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Personal Protective Equipment (PPE) change

Make sure you’re up to date with the latest regulations to protect yourself and staff.

On April 6th 2022, changes in PPE regulations came into effect. The changes extend the regulations set out in 1992 (PPER 1992), which placed a duty on every employer in Great Britain to provide PPE to those who are at risk while working.

Under the Employment Rights Act 1996 employees (limb a) must be provided with personal equipment to reduce the risks in their job, as well as the required training to use the PPE.

A limb (a) employee is someone who is contracted full-time with a company and receives employment benefits. They will typically need to give a notice period to end the contract, and will receive holiday and sick pay.

From April 2022, personal equipment must also be provided to workers (limb b) who are contracted on a non-permanent basis.

A limb (b) worker is essentially a sub-contractor or sole trader who takes on temporary work with an employer.

A limb (b) worker is also defined as a worker who

  • carries out casual or irregular work for one or a number of organisation(s),
  • receives holiday pay, but not other employment rights such as the minimum period of statutory notice, after one month of continuous service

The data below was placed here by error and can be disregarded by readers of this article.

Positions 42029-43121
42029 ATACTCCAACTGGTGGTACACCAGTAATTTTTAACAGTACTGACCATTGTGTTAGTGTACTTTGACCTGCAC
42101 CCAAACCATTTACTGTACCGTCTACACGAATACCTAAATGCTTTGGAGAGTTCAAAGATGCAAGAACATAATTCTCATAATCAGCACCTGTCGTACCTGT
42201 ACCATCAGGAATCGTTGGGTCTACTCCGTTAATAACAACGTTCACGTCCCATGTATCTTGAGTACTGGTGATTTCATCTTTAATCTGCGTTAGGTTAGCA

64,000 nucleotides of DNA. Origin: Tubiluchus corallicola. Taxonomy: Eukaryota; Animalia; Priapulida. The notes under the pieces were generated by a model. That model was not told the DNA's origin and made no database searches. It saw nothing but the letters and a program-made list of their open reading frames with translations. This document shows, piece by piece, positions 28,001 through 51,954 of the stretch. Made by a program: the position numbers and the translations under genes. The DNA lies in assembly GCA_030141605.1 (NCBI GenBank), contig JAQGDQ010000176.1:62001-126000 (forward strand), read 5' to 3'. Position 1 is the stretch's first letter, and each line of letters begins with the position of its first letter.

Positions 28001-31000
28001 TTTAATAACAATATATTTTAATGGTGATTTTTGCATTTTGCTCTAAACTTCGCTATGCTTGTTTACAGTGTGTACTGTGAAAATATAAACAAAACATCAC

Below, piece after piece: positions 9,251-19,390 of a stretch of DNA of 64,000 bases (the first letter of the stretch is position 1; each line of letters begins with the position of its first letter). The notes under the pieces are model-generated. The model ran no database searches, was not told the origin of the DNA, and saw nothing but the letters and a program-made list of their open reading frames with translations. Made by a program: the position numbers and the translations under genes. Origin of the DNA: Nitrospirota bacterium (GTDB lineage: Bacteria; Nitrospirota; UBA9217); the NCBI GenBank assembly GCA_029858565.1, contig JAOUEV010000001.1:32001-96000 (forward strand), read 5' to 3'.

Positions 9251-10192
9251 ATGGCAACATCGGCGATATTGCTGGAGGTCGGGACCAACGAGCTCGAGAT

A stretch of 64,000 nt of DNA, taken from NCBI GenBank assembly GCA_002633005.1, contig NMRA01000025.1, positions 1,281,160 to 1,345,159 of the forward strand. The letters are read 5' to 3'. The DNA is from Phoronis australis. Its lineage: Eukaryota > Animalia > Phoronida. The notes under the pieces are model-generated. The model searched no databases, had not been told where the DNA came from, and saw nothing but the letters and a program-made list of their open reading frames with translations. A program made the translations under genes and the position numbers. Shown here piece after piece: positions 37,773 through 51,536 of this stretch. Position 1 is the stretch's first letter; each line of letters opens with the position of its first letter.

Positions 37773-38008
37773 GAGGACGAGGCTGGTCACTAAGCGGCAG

• only carries out work if they choose to
  • has a contract or other arrangement to do work or services personally for a reward (the contract doesn’t have to be written) and they only have a limited right to send someone else to do the work, for example, swapping shifts with someone on a pre-approved list (subcontract)
  • are not in business for themselves (they do not advertise services directly to customers who can then also book their services directly)

If you only hire limb (b) workers, then you must provide PPE for free, and make sure the protective equipment is:

  • compatible with the work being carried out
  • maintained and replaced if damaged or unusable
  • stored correctly
  • used properly

As you know, the construction industry has a number of risks, with some trades more dangerous than others. It’s advisable to review your PPE policy and make sure your business is following the latest regulation.

Failure to meet the new regulations may result in written advice, enforcement notices, or prosecution. Not protecting employees or subcontractors could lead to injury or death, which is why a public liability insurance policy cannot be stressed enough.

Tradesman Talk

If you hire permanent staff or workers, have you been made aware of the changes to PPE?

Do you think businesses should receive government funding to cover of the cost of protective equipment?

In most cases, PPE you purchase for your business is tax deductible. But is this enough?

Get involved in the comments below. And click the social links to share this article with your audience.

Until next time, make sure it’s Tradesman Saver.

Mark McPherson

Mark McPherson has an MA in Creative Writing and has been crafting content for over a decade. He writes for a range of niches, including the construction industry and insurance sector. Mark has worked internationally as a content writer and teacher.

All articles by Mark McPherson

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